Regarding the adoption of company resolutions by unlawful means, the law that Thailand currently has in place is still not able to protect shareholders in a timely manner. Specifically, temporary preliminary injunctions or temporary emergency injunctions to halt enforcement of such company resolutions before the matter is actually considered by a court have little chance to succeed.
The system of governance and the maintenance of balance within the management structure of a company constitute important mechanisms to successfully meet business objectives and to generate value on behalf of stakeholders. Such mechanisms are accomplished by specifying clearly in writing, in various different forms, the authority to direct the company on the level of management policy in the company regulations, the joint-venture agreement, or the shareholders’ agreement. This specification of policy includes matters related to finance, operations, management, and the overall direction of work in order that it be compliant with the law and regulations both internal and external.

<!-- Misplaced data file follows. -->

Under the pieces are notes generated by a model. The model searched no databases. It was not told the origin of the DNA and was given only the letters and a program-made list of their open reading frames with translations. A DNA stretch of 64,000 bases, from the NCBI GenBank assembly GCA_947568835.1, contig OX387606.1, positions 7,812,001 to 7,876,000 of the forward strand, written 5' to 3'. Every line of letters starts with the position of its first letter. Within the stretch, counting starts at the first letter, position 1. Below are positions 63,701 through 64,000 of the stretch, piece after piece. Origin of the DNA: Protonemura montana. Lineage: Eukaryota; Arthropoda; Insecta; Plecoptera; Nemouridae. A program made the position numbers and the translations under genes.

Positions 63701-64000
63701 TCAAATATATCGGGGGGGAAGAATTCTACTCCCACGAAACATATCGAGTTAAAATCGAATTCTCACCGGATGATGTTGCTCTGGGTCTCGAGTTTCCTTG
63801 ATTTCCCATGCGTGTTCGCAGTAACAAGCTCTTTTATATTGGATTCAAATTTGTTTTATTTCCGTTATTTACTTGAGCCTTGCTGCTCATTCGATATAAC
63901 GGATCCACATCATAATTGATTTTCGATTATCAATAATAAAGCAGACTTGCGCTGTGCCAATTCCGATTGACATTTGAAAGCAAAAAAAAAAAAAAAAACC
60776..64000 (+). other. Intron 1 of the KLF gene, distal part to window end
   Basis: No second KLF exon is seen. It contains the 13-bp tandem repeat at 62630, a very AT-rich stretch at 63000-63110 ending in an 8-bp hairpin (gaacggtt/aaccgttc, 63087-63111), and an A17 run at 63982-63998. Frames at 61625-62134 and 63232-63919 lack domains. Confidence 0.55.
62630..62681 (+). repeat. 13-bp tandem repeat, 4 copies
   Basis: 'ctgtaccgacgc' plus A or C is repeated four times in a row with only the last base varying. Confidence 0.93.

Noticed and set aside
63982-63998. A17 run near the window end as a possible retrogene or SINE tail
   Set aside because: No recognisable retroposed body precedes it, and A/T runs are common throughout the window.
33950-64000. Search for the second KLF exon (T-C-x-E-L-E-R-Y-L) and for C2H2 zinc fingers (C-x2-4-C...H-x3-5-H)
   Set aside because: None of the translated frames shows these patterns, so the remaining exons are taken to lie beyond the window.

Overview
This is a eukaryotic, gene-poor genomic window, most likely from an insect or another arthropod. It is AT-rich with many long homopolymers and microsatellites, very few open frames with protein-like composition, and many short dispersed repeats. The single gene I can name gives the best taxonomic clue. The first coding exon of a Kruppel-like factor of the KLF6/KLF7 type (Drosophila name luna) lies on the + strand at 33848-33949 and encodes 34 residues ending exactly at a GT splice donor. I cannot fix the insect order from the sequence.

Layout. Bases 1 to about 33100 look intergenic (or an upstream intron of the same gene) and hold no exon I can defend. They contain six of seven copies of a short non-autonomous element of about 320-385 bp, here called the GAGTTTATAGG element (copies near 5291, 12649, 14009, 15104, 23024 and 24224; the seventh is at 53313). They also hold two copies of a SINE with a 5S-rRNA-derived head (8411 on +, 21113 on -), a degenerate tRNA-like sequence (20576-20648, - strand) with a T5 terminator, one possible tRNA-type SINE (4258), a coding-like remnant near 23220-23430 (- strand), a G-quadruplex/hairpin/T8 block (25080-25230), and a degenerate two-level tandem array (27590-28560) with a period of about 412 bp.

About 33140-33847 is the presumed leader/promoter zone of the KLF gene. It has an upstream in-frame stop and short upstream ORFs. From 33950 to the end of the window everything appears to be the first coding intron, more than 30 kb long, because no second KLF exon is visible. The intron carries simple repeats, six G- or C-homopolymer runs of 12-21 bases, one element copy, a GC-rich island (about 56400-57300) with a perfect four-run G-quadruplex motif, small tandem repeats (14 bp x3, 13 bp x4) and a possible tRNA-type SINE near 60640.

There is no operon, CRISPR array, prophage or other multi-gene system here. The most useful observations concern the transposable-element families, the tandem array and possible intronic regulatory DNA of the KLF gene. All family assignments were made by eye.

Also, although the aforementioned mechanisms may be specified to the fullest extent, they will not permit one with authority over a company to be able to dictate policies according to personal desire, especially as it relates to appointment of key management, policies regarding issuance of dividends, or the increase of the capitalization of the company in order to maximize absolute control, i.e. in order to dilute shares.
Having gained experience in providing legal advice to private companies and joint-ventures involving a Thai-based partner, it has become apparent that disputes in business operations tend arise from the appointment of key management who are not favored by the other business partner. Such situations tend to quickly escalate into numerous and continuous lawsuits aimed at the cancellation of shareholders’ resolutions and compensation for damages resulting from the breach of investment agreements or shareholders’ agreements wherein the amount in dispute may be several billion Thai baht. If both parties hold equal amounts of shares or are in some other way unable to cast a decisive vote in adopting shareholders’ resolutions, then such a situation results in operational deadlock.